Tuesday, July 10, 2007

Fixing Carbon: the Structure of Rubisco


Rubisco (ribulose 1,5-bisphosphate carboxylase–oxygenase) is the key enzyme of the Calvin cycle. It catalyzes the fixation of atmospheric CO2 into carbon compounds. This reaction involves the carboxylation of the five-carbon sugar ribulose 1,5 -bisphosphate by CO2 with the eventual release of two three-carbon molecules of 3-phosphoglycerate. The reaction mechanism of Rubisco is shown in [Fixing Carbon: the Rubisco Reaction].

Rubisco makes up about 50% of the soluble protein in plant leaves making it one of the most abundant enzymes on Earth. Interestingly, its status as an abundant enzyme is due partly to the fact that it is not very efficient—the low turnover number of ~3 s-1 (three reactions per second) means that large amounts of the enzyme are required to support CO2 fixation!

The Rubisco of plants, algae, and cyanobacteria is composed of eight large (L) subunits and eight small (S) subunits as shown above in top (a) and side (b) views of the enzyme from spinach (Spinacia oleracea). The large subunits are shown as alternately yellow and blue and the small subunits are purple.

There are eight active sites located in the eight large subunits. Four additional small subunits are located at each end of the core formed by the large subunits. The Rubisco molecules in other photosynthetic bacteria have only the large subunits containing the active sites. For example, in the purple bacterium Rhodospirillum rubrum, Rubisco consists of a simple dimer of large subunits.

The purple bacterium version of Rubisco has a much lower affinity for than the more complex multisubunit enzymes in other species but it catalyzes the same reaction. In a spectacular demonstration of this functional similarity, tobacco plants were genetically engineered by replacing the normal plant gene with the one from the purple bacterium Rhodospirillum rubrum. The modified plants contained only the dimeric bacterial form of the enzyme. The plants grew normally and reproduced as long as they were kept in an atmosphere of high CO2 concentration.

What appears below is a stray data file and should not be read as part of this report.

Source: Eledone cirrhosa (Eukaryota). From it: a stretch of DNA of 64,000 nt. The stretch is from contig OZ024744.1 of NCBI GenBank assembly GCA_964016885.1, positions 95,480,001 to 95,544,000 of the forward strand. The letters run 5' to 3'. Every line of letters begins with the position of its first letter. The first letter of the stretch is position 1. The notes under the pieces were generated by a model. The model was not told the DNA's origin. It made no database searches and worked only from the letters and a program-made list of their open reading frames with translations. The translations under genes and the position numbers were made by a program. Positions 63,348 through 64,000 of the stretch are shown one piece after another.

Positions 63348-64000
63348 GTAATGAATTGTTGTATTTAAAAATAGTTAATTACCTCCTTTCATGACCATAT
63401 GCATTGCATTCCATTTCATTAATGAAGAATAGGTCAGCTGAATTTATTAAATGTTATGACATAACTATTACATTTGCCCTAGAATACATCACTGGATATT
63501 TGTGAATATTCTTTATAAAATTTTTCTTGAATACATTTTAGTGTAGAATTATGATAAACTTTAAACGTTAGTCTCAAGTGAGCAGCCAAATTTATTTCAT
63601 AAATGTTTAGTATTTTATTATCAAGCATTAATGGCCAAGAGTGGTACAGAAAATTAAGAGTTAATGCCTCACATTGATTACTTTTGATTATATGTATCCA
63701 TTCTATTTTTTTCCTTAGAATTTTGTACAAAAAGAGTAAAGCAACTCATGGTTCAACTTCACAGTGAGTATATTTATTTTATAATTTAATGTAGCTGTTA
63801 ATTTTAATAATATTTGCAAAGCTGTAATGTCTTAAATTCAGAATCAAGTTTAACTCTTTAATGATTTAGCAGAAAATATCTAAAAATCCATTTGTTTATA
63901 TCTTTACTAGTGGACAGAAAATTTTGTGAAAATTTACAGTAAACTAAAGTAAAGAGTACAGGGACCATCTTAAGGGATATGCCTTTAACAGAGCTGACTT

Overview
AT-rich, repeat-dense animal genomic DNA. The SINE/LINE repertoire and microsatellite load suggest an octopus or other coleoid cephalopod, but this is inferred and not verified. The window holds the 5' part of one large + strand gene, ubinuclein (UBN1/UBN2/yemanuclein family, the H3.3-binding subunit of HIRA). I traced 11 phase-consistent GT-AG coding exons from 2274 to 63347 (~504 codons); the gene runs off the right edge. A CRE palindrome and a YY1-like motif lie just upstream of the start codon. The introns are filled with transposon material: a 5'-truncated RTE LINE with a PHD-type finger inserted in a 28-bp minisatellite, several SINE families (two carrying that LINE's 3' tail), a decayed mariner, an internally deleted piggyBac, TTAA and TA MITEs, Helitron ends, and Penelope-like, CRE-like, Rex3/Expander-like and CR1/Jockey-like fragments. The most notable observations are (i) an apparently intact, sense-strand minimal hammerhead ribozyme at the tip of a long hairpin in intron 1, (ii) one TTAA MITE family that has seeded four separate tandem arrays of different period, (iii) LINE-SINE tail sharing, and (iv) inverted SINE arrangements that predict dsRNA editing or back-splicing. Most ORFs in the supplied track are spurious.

©Laurence A. Moran and Pearson Prentice Hall 2007

3 comments :

  1. Larry,

    Are you missing a word at the end of this post? Do you mean high CO2 concentration?

    I had not heard of the work swapping the genes between purple bacteria and plants.

    Reminds me of the work with the nitrogenase subunits from different nitrogen fixing organisms to demonstrate the conserved nature of that enzyme system.

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  2. Yes, it should be CO2 concentration. Thanks.

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  3. Hi larry,

    I am a student perusing my masters in PESIT, Bangalore. I have taken up a project at NIO, Goa on Rubisco. The title is "Comparative analysis of chemosynthetic and photosynthetic Rubisco in marine environment and modeling Rubisco in the presence of catalytic site". I needed a help from you sir regarding the structure of Rubisco. I am said to deal with only Large Subunit Rubisco within the Bacteria and model the structure. I wanted to know which tool will be helpful for modeling the enzyme and a few details based on my topic from your side, which would be grateful.

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